5 Lifestyle Changes to Lower Cholesterol: Diet, Vegetarianism, Exercise, Quitting Smoking, and Adequate Sleep.

5 Lifestyle Changes to Lower Cholesterol

Cholesterol is essential for your body to function, but too much can lead to serious health problems. Healthy fats, omega-3 rich foods, soluble fiber and exercise can help lower cholesterol levels.

Avoid consuming foods with trans fats and limit saturated fats found in meat, butter and full-fat dairy products. Choose lean meats, fish, eggs, legumes and whole grains.

1. Eat a Healthy Diet

You can significantly reduce your cholesterol by eating a heart-healthy diet. This includes cutting saturated fats (found mainly in red meat, sausage, full-fat dairy and butter) and including more fiber, fruits, vegetables, low-fat protein, beans and unsalted nuts.

Include omega-3 fatty acids from fish like salmon and tuna (canned or fresh), which can raise good “HDL” cholesterol. Aim for two servings a week.

Also add foods containing plant sterols, which can lower your LDL cholesterol by blocking the absorption of cholesterol in your digestive tract. You can find these in many foods, such as avocado, olive oil, seeds and soy products.

2. Go Vegetarian

A heart-healthy diet that’s mostly plant-based can help lower cholesterol and improve your overall heart health. It can also help you lose weight, lower your blood pressure and increase levels of good HDL cholesterol, which helps minimize your risk of stroke.

Studies have shown that vegetarian Adventists, in particular, have significantly lower cholesterol than non-Adventists, as well as lower rates of diabetes and high blood pressure. The key to a largely plant-based diet is to avoid saturated fats found in meat and full-fat dairy. Instead, choose foods that are rich in soluble fiber (found in beans, barley, oats and psyllium), as well as omega-3 fatty acids from fish and vegetable oils like olive and canola. Also avoid foods with added trans fats, which are often called hydrogenated oils and found in products such as refrigerated pizza dough, microwave popcorn and some brands of margarine.

3. Get Moving

Exercise helps reduce cholesterol levels, and is especially effective if you engage in cardiovascular and muscle-strengthening activities. Cardiovascular exercise, such as jogging or cycling, burns calories and improves “good” HDL cholesterol while lowering “bad” LDL cholesterol and triglycerides. Lifting weights (or resistance training) strengthens muscles and lowers total cholesterol.

Incorporate at least 150 minutes of moderate-intensity exercise each week, and work up to more intense exercise, such as jogging or swimming laps. Choose a form of exercise you enjoy, and find a buddy to help motivate you. It’s also important to get enough sleep. This improves mood and enables the body to better use cholesterol-lowering medications, if you’re taking them.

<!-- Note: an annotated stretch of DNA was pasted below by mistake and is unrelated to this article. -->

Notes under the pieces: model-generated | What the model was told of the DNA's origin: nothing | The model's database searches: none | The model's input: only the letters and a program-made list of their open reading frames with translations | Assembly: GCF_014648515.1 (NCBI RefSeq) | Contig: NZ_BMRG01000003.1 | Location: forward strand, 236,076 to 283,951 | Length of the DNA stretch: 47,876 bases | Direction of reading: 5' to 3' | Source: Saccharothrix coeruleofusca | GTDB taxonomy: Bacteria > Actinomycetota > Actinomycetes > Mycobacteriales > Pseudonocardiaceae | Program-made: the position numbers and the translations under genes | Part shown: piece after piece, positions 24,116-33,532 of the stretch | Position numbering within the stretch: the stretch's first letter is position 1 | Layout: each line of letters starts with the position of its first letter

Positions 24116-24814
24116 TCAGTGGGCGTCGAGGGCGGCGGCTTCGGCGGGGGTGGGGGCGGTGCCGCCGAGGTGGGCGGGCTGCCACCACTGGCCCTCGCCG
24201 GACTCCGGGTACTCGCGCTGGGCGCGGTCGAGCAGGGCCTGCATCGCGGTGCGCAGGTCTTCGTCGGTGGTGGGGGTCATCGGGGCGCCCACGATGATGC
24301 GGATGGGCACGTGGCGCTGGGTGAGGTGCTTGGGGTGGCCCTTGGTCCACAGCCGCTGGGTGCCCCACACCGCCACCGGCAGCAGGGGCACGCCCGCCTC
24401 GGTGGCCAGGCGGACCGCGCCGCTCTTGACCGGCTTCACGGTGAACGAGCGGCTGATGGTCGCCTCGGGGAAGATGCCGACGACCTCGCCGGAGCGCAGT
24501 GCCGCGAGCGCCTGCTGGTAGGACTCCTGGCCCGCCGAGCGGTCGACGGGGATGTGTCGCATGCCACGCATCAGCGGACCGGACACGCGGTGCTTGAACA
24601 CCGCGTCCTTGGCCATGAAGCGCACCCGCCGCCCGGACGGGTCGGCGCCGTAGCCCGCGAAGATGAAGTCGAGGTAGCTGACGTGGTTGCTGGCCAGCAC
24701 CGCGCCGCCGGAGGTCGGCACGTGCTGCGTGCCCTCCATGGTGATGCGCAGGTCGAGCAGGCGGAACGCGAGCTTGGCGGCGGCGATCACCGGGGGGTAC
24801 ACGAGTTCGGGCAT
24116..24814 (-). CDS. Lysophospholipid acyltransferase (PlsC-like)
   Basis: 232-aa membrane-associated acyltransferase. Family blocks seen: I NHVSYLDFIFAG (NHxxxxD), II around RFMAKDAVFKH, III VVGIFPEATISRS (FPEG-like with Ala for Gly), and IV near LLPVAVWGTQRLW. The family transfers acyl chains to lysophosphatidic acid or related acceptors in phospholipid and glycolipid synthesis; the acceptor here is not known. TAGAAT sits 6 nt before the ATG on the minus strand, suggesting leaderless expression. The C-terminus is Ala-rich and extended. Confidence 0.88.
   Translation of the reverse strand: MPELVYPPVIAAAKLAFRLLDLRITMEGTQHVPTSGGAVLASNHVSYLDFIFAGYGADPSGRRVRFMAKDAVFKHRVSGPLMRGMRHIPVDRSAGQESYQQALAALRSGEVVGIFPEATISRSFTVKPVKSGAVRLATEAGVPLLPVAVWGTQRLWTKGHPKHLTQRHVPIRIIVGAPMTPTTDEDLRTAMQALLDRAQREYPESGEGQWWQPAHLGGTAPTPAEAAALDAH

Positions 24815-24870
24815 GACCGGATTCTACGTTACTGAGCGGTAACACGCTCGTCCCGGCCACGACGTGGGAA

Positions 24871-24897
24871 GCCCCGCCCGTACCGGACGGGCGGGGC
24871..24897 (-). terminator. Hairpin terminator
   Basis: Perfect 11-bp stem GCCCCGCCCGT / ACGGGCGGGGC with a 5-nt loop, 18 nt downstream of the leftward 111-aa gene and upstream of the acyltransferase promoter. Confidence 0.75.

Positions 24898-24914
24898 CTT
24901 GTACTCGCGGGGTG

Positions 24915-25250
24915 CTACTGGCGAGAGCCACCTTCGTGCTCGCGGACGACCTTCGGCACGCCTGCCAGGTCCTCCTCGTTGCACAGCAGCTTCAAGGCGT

4. Eliminate Smoking

Cholesterol is a waxy substance the body needs to build cell membranes, but too much can lead to fatty deposits in the arteries (also called plaque). While genetics and some medications play a role, dietary and exercise choices are key.

Smoking increases your risk for heart disease and raises levels of LDL cholesterol — the “bad” kind that clings to artery walls, leading to a build-up of plaque. It also lowers HDL cholesterol, which takes cholesterol from artery walls and helps prevent plaque from forming. Eating a healthy diet, getting regular exercise and eliminating smoking are the first steps to lowering your cholesterol. If those don’t help, speak to your health care provider about cholesterol-lowering medications. Taking these steps can significantly reduce your risk for heart disease and other chronic conditions.

5. Get Enough Sleep

While cholesterol supports many vital bodily functions, high levels are linked to heart disease. Medication is the most common treatment for high cholesterol, but simple lifestyle and dietary changes can also decrease the risk of heart disease.

For example, a diet that includes lots of fruits and vegetables, whole grains, lean meats, low fat dairy, nuts, and omega-3 fatty acids can reduce LDL and increase HDL cholesterol levels. And replacing fatty red meat with fish like salmon or mackerel can lower triglyceride levels as well as cholesterol.

Getting enough sleep is also important. Studies have shown that people who get poor quality sleep (or even a good amount of sleep but not enough rest) are more likely to have high cholesterol levels and develop other health problems such as sleep apnea.

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